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I'm teaching a lesson to our youth next week, and we're discussing the Bible's infallibility and inerrancy. I found the CRC position on infallibility but I only found one discussion (see Banner article How Should We Read the Bible?) on the Bible being inerrant. Anyone have any ideas? I don't want to teach the wrong things! 


Can I say, though, that I do really like Vos's description of the decision to shy away from the term "inerrant" here:  

Synod 1959 of the Christian Reformed Church appointed me, among others, to the Committee on Infallibility. The committee discussed at some length the usefulness of the word inerrant to describe the Bible. We concluded that it is not the most felicitous term to express the unique character of the Scriptures. We agreed that infallible and trustworthy fit the nature of the Bible more appropriately.

What’s wrong with inerrant? Well, it tends to characterize the Bible as an encyclopedia of unassailable facts on which we can build a case in any field of learning. Inerrant also tends to lead to an interminable discussion on the apparent “discrepancies” in Scripture. Finally, the term emphasizes the accuracy or exactitude of the Bible, while the Scriptures themselves emphasize the power of the word—Isaiah 55:10, for example: “For as the rain and the snow come down from heaven, and do not return until they have watered the earth . . . so shall my word be that goes out from my mouth; it shall not return to me empty, but it shall accomplish that which I purpose, and succeed in the thing for which I sent it” (NRSV).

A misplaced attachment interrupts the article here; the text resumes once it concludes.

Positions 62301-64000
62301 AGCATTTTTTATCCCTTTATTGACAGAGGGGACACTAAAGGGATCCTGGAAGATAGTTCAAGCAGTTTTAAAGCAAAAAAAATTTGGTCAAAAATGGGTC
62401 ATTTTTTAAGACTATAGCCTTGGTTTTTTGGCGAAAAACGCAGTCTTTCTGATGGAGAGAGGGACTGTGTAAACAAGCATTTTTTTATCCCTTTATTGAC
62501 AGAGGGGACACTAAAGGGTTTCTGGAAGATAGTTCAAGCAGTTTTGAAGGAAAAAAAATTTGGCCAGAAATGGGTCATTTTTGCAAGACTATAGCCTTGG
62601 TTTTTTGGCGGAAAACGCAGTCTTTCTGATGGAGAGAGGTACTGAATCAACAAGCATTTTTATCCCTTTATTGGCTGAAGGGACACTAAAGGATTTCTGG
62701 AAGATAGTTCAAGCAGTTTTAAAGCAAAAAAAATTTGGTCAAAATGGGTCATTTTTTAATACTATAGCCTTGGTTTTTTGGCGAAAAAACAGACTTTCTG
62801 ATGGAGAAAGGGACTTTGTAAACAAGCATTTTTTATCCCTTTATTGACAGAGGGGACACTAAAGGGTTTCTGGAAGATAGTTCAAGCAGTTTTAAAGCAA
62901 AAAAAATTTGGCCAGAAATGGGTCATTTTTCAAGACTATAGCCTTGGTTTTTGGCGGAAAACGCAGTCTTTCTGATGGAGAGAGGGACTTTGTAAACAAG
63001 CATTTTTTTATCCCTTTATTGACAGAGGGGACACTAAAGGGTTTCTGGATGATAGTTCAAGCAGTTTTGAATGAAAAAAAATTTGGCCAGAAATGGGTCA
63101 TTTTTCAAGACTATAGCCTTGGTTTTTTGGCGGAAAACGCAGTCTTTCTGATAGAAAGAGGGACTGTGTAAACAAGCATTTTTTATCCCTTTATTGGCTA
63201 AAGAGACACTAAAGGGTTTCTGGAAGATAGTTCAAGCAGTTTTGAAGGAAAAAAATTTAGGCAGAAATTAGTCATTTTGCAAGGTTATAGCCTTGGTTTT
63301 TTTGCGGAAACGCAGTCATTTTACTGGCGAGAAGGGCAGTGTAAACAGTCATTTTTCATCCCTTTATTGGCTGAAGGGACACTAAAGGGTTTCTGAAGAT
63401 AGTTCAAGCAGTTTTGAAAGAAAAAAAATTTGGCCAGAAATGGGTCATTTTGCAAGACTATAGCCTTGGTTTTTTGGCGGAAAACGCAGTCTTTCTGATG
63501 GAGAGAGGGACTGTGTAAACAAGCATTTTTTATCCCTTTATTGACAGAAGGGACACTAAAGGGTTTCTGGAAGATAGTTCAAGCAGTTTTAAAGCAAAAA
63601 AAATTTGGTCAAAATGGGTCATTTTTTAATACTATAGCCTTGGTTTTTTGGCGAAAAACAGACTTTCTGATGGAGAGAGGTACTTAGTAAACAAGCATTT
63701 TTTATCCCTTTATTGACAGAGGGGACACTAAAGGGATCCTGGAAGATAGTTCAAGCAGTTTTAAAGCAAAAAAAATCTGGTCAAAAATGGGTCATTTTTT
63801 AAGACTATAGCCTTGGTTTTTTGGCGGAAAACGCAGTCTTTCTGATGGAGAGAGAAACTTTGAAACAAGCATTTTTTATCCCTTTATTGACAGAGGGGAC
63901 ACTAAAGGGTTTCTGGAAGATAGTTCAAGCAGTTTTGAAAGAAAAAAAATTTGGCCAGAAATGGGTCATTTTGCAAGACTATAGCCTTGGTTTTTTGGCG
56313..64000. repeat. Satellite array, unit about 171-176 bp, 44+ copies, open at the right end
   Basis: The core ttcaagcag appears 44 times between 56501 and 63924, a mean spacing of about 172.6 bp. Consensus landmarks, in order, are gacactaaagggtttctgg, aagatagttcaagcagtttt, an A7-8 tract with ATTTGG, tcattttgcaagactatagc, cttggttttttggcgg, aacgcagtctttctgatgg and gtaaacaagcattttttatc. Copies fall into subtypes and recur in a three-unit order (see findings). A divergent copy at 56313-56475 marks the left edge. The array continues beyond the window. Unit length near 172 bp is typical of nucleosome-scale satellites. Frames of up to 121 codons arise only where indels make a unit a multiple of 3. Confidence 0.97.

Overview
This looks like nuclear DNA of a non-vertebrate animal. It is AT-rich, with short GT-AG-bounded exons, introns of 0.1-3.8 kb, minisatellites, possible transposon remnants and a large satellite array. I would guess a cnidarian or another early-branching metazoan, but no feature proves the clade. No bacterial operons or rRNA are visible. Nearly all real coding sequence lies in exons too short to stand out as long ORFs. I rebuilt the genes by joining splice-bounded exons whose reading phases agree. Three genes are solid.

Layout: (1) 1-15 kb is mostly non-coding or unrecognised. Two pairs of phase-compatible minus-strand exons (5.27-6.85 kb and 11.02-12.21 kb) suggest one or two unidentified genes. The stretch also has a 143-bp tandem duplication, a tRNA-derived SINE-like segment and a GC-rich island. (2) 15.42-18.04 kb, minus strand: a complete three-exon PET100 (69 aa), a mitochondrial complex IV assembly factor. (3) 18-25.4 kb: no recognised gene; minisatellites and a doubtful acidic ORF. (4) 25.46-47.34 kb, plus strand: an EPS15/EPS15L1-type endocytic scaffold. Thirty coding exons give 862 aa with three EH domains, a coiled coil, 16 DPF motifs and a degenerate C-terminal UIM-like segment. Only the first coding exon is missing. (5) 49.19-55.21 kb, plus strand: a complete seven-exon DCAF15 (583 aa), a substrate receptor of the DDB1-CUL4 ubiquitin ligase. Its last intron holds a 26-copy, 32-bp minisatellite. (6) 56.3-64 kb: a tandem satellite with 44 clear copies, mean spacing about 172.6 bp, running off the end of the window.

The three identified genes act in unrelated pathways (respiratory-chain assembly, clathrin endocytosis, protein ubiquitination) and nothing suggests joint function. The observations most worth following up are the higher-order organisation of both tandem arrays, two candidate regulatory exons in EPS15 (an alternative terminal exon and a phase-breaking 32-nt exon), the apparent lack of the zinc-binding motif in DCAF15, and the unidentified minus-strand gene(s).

I did a research project under Prof. John Bolt at Calvin Seminary on this topic. The long and short of what I found was that the Christian Reformed Church has historically included the concept of 'inerrancy' under the topic of the Scripture's infallibility (cf. Belgic Confession, Art. 7). In doing this, the CRCNA was simply carrying on the traditional understanding of Scripture that had been handed down from the Protestant Reformation (cf., Matthew Barret's new book on Sola Scriptura, entitled, 'God's Word Alone,' for more info.) This position was widely assumed in the denomination and was clearly restated by the CRCNA in 1961. In 1972, however, things began to change. In that year, Synod 1972 adopted a report on "The Nature and Extent of Biblical Authority." That report significantly muddied the waters about what the CRCNA believes about the infallibility of Scripture. Some, like John Frame at RTS - Orlando, have argued that the 1972 report and the 1961 report are compatible documents. So, the argument goes, we should assume that the CRCNA still confesses the concept of 'inerrancy' under her confession of Scripture's infallibility. Nevertheless, those who did not like the earlier understanding of the confessional position hailed the 1972 report as giving them the room they needed to deny Scriptural 'inerrancy.' This confused situation has remained with us down to this day, although I'm inclined to think that the non-inerrantists are in the ascendant.  

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